No upsets, but some warning signs in Tuesday primaries for Congress

Voters in eight states did not defeat any sitting members of the House or Senate in Congressional primaries for the 2018 mid-term elections on Tuesday, but they did deliver some strong messages to a few lawmakers in voting that went from coast to coast, with Election Day now less than five months away.

It was the most active primary day this year, with balloting in Alabama, New Jersey, Iowa, Mississippi, Montana, New Mexico, California and South Dakota, as both parties jockey for advantage in the fight for control of the U.S. House and Senate.

Here's some of the highlights:

1. Trouble for Sen. Robert Menendez (D-NJ). After a hung jury allowed him to escape federal corruption charges last year, Democratic leaders in New Jersey closed ranks behind Menendez for his re-election bid - but voters in their party clearly were not happy, as Menendez struggled to win 62 percent of the vote against Lisa McCormick, a completely unknown candidate, who filed no fund raising documents, had a campaign website featuring most recent events from 2017 - and yet, she still won six different counties. Menendez will now face Republican Bob Hugin, who cruised with 75 percent of the vote, in November. While the Democratic Senator will be the favorite this was not a good sign for his party.

2. Alabama Republican forced into runoff. Another surprise from Tuesday night was in the South, as Rep. Martha Roby (R-AL) was forced into a July runoff against former Congressman Bobby Bright - who was first elected as a Democrat, and then changed sides to the GOP. Unlike Menendez in New Jersey, Roby had no ethics problems, and has been a very reliable conservative vote. So, what's the problem? It's what she did before the 2016 elections, when she condemned Donald Trump after the release of the Hollywood Access video with Billy Bush. That is still causing her problems, and when you only get 39 percent in a primary, sometimes that can spell trouble for the runoff. We'll see if she can keep her job.

3. GOP shut out of U.S. Senate race in California. California does things differently than most other states, as the Golden State uses a "Top Two Primary," where all candidates are put in the same pot, and those getting first and second place move on to the general election in November. Sometimes, it means that one party might be able to grab both slots, and that seems to have happened in the race for U.S. Senate, where Sen. Dianne Feinstein (D-CA) will face Kevin De Leon - another Democrat. Six different Republicans filled the third through eighth place slots, but couldn't get past De Leon, who received 11 percent of the vote. California takes a long time to count the votes - but right now, this Senate race looks like it will be a Democrat-versus-Democrat affair. Also, two Democrats have the top two spots for Lieutenant Governor as well.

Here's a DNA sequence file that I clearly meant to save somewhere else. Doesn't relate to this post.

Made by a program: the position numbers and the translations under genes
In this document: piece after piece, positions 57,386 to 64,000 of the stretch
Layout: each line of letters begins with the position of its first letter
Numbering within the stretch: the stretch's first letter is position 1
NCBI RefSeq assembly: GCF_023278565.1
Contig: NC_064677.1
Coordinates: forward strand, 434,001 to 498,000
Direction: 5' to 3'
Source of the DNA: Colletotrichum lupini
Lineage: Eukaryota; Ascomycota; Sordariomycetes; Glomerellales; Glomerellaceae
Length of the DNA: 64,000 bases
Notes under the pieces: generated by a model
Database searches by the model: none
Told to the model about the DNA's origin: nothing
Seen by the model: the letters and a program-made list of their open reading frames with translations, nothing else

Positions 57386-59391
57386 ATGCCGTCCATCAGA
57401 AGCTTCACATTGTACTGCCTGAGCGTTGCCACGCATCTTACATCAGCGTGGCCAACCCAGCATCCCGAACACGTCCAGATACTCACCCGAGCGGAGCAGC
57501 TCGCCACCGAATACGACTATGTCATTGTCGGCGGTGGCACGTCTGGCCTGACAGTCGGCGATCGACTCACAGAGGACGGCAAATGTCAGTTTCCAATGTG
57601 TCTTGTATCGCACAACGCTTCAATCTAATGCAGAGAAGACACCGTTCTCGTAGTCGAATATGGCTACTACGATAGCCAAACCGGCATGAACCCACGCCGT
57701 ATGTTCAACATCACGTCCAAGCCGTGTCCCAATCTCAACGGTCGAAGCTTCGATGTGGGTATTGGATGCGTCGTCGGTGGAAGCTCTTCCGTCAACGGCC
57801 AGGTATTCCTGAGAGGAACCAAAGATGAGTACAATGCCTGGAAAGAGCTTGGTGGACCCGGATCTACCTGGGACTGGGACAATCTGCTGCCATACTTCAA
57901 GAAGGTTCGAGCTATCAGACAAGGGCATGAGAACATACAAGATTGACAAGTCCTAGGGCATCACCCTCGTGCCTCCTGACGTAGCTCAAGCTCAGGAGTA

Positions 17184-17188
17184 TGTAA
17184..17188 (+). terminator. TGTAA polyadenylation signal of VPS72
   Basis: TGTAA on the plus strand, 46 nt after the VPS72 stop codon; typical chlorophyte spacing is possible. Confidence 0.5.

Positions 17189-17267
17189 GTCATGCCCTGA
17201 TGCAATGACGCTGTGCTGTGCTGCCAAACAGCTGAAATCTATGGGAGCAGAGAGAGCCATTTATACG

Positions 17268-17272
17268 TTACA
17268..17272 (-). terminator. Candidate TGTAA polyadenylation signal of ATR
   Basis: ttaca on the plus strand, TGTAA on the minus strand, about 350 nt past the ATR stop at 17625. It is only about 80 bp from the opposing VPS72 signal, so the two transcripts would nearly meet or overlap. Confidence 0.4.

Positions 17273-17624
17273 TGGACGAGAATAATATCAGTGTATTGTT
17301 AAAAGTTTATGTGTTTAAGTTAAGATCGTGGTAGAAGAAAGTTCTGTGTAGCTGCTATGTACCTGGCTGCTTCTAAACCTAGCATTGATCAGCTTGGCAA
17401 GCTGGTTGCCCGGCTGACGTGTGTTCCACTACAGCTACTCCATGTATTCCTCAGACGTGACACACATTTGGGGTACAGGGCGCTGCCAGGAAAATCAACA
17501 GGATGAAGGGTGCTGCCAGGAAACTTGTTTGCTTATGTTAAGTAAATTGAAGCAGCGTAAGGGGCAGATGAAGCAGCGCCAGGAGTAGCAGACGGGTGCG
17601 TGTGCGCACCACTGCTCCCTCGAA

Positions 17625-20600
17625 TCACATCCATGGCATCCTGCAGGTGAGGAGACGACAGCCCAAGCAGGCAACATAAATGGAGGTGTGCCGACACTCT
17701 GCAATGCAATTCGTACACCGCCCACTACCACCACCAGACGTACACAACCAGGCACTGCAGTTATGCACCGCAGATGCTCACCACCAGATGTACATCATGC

4. Trump help keeps GOP in California Governor's race. While the GOP was seemingly shut out in the race for U.S. Senate, they were able to win one of the "Top Two" slots in the race for Governor, to replace Jerry Brown. President Trump had used his bullhorn on Twitter a number of times in recent weeks to press the candidacy of John Cox, and it may have helped make the difference, as Cox finished a strong second behind leading Democrat Gavin Newsom, the current Lieutenant Governor. In third was Antonio Villaraigosa, the former mayor of Los Angeles - the nightmare scenario for the GOP was a Newsom-Villaraigosa exacta, but the numbers weren't close, as Newsom had 33 percent, Cox 26 percent, and Villaraigosa trailed with 13.5 percent. For his part, the President spent some of Wednesday morning touting his party's chances to hold both the House and Senate in November. "the political pundits just don’t get what is going on out there," the President tweeted, "or they do get it but refuse to report the facts!"

5. Still some House shutouts possible in California. Because it takes so long for all the mail-in and absentee votes to come in from California, there's still a chance for a few close races to turn into one-party affairs for the Congress in that state. But as of this morning, there are 10 of 53 U.S. House seats in California where Republicans will not have a candidate, while there is just one race where the Democrats are shut out, that's in District 8, where Rep. Paul Cook (R-CA) might face another Republican, as Tim Donnelly (R) leads Marjorie Doyle (D) by less than 1,000 votes. (Again - these numbers can still change). Democrats have a narrow lead for the second slot in the 10th District, where Rep. Jeff Denham (R-CA) easily led the field. Predictions that the Democrats might not even be able to field a candidate in several southern California districts did not seem to play out.

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